decided: February 2, 1976.
Appeal from judgment of sentence of Court of Common Pleas of Berks County, No. 795 of 1972, in case of Commonwealth of Pennsylvania v. Peter Melnyczenko.
Louis R. Rizzuto, Assistant Public Defender, for appellant.
Grant E. Wesner, Deputy District Attorney, and Robert L. VanHoove, District Attorney, for Commonwealth, appellee.
Watkins, P. J., Jacobs, Hoffman, Cercone, Price, Van der Voort, and Spaeth, JJ. Opinion by Jacobs, J. Spaeth, J., concurs in the result.
[ 238 Pa. Super. Page 205]
Appellant was found guilty after a jury trial of burglary and larceny.*fn1 Following the denial of his post-verdict motions and the imposition of sentence, the present appeal was taken. We find no merit in any of the issues raised on appeal and accordingly affirm the judgment of the court below.
At trial, the Commonwealth's evidence established that on April 18, 1972, appellant was observed by a neighbor in the vicinity of the residence of a Mr. and Mrs. Winfred Oberreit. The neighbor notified Mr. Oberreit who in turn contacted a Mr. Guenther, the manager of a country club in the area, and requested his assistance.
[ 238 Pa. Super. Page 206]
Mr. Guenther and his employee, Mr. Breneiser, proceeded to the Oberreit residence. Upon a close examination of the house, Mr. Guenther noticed that one of the side doors had been forced open. Then, Mr. Breneiser observed appellant fleeing from the front of the house. Appellant ran to the golf course area of the local country club but was later apprehended there by a trooper of the Pennsylvania State Police. Although testimony disclosed that some change and two rings were missing from the house, a search of appellant on the day of his arrest produced none of the stolen property. Mr. Oberreit testified that after the arrest appellant offered to make restitution. The offer, however, was not accepted by Mr. Oberreit. No testimony was presented by the defense.
At the close of the charge to the jury, appellant's counsel requested the court to charge "on the lesserincluded charges of burglary," which would be "illegal entry." Notes of Trial Testimony at 63. The request was refused. The jury returned a verdict of guilty on the charges of burglary and larceny, a demurrer having been sustained on the charge of receiving stolen property.
Appellant first argues that he was denied his right to counsel because he was not represented by counsel at the preliminary hearing. A review of the record discloses that appellant was informed by the district justice on two separate occasions, April 18, 1972, and April 28, 1972, of his right to have his own lawyer represent him and how to apply to the court for a lawyer if he could not afford to retain his own lawyer. On May 10, 1972, appellant was released on bail. However, when the preliminary hearing was held on August 7, 1972, nearly three months later, appellant appeared without an attorney. Although appellant at that time requested the assistance of an attorney, we agree with the court below that under the circumstances appellant had ample time in which to obtain counsel and that his failure to do so "can only be taken as a constructive waiver of counsel."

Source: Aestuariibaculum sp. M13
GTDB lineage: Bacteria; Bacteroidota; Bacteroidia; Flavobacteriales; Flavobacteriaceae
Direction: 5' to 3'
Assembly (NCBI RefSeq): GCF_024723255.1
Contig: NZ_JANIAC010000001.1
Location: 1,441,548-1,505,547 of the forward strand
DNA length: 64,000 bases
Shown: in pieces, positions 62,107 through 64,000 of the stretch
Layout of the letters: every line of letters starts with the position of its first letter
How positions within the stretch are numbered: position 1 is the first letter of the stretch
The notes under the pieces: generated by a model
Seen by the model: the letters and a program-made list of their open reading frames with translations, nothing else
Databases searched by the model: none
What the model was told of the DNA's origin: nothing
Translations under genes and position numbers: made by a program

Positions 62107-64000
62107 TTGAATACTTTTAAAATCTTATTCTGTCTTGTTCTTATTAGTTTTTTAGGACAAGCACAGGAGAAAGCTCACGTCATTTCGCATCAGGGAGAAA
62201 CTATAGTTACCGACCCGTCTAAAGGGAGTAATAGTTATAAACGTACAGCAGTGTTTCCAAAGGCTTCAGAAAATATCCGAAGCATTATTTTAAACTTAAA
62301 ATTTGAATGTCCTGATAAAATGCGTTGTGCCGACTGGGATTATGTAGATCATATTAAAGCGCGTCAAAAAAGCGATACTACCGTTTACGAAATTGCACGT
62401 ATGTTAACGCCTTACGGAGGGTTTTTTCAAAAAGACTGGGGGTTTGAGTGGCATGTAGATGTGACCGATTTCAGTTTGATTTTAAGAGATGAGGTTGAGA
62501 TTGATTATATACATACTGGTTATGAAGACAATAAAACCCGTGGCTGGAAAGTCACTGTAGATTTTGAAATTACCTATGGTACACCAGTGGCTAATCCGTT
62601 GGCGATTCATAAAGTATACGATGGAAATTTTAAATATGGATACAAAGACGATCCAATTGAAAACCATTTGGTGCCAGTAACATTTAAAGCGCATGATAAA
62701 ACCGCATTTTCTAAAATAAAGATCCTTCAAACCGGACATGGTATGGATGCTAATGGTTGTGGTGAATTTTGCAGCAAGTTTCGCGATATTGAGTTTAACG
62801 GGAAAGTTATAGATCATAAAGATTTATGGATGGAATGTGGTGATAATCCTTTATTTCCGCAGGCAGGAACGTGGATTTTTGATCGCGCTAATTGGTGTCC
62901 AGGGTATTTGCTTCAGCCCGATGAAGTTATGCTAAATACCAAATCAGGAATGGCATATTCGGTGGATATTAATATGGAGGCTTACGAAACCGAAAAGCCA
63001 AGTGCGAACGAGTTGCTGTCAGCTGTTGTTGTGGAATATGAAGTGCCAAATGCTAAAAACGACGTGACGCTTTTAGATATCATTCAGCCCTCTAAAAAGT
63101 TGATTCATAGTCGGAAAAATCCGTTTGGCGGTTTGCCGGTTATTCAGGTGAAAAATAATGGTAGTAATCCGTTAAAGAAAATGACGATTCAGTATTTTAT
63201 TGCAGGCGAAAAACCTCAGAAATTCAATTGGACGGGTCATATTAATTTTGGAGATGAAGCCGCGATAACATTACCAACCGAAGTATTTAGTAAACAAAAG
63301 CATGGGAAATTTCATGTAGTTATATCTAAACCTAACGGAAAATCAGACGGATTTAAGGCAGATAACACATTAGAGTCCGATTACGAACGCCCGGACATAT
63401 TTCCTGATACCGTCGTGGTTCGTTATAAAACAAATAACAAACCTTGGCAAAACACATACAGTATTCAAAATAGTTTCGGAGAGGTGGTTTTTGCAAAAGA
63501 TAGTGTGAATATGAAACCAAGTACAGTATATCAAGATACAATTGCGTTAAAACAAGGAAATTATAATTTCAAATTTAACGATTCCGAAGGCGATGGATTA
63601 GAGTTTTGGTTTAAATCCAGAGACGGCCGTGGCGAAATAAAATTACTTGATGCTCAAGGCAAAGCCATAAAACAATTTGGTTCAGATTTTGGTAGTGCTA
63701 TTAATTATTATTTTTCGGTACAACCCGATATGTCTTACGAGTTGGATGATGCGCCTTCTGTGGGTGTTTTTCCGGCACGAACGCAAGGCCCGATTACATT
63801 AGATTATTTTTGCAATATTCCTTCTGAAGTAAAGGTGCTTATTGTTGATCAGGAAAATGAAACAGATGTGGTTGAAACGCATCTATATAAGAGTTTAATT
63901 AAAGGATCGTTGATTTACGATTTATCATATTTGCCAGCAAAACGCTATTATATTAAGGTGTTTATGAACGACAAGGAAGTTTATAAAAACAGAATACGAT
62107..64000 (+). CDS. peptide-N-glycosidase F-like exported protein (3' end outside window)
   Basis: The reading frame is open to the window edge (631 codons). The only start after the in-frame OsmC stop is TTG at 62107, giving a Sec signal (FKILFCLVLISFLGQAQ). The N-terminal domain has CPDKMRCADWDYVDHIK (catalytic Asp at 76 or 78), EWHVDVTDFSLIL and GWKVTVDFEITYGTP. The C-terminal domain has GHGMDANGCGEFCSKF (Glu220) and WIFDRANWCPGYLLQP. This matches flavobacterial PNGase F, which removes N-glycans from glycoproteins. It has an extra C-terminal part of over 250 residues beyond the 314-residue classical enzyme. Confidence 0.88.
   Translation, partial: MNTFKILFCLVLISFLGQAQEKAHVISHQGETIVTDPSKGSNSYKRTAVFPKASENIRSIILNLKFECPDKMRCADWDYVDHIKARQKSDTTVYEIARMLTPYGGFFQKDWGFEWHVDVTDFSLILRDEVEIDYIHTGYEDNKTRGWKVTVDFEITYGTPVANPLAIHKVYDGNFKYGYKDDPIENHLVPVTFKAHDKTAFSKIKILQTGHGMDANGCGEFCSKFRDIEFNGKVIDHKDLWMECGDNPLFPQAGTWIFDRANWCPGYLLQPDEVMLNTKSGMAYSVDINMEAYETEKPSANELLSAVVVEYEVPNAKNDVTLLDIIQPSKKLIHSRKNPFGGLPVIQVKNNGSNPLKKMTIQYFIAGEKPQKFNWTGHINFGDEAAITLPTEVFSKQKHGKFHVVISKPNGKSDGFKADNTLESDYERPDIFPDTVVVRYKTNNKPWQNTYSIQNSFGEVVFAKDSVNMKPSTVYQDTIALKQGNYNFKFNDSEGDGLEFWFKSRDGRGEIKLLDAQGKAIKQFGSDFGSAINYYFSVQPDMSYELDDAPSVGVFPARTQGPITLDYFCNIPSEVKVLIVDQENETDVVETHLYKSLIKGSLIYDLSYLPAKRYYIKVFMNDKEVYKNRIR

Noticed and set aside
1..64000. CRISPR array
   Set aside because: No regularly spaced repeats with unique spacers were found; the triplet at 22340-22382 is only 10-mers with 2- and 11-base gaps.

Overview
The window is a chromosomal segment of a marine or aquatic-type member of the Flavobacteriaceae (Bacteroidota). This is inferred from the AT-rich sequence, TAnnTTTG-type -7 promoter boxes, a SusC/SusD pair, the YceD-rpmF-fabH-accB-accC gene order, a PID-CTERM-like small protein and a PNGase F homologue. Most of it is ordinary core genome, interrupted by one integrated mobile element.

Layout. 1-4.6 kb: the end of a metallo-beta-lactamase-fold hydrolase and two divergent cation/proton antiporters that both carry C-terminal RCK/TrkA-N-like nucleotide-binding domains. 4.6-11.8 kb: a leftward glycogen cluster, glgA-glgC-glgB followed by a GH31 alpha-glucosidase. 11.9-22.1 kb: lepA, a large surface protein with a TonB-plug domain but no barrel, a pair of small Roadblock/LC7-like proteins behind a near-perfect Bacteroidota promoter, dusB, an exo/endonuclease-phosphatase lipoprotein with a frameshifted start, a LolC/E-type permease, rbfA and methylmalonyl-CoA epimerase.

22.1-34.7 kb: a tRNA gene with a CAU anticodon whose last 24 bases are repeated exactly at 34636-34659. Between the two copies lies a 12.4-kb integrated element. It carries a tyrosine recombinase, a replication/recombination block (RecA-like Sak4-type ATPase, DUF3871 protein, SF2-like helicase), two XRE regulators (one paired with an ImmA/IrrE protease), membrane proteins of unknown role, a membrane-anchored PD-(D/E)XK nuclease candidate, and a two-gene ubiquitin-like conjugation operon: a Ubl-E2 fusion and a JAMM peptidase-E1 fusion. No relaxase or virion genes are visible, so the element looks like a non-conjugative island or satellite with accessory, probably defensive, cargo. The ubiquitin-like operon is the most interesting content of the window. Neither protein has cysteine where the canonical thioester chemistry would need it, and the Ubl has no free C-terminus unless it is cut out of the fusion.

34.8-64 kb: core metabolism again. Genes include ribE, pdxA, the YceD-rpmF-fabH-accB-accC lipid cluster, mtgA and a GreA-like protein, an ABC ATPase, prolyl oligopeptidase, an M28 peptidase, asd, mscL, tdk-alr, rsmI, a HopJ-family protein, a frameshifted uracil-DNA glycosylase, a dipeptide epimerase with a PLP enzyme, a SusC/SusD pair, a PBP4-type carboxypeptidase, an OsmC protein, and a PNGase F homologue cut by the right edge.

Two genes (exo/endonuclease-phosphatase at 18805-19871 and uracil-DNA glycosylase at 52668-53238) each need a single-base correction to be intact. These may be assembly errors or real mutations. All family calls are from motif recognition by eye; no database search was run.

[ 238 Pa. Super. Page 207]
Opinion of lower court at 2. Furthermore, no specific prejudice has been demonstrated by appellant from the lack of counsel at the preliminary hearing. See Commonwealth v. Geiger, 455 Pa. 420, 316 A.2d 881 (1974).
Appellant's next argument is that the court below erred in permitting the introduction of testimony of Mr. Oberreit revealing that appellant offered while in custody of the police and without waiving his Miranda rights [ Miranda v. Arizona, 384 U.S. 436 (1966)] to make restitution to the Oberreits. "In Miranda . . . the Supreme Court emphasized that warnings are not required in the absence of police interrogation." Commonwealth v. Powell, 459 Pa. 253, 258, 328 A.2d 507, 510 (1974) (emphasis added). In this case appellant concedes that the statement to Mr. Oberreit was made out of the hearing range of the police officers, appellant's brief at 7, and there is no evidence that the police prompted the making of this statement by the appellant. Under these circumstances, it would be unreasonable to find a violation of appellant's Miranda rights. Furthermore, the constitutional challenge to the admissibility of the statement was waived by not being raised in a pre-trial motion to suppress under Pa.R.Crim.P. 323. Commonwealth v. Williams, 454 Pa. 261, 311 A.2d 920 (1973). In all other respects the offer of restitution by appellant was admissible as evidence of "consciousness of guilt." Cf. Commonwealth v. Osborne, 433 Pa. 297, 249 A.2d 330 (1969).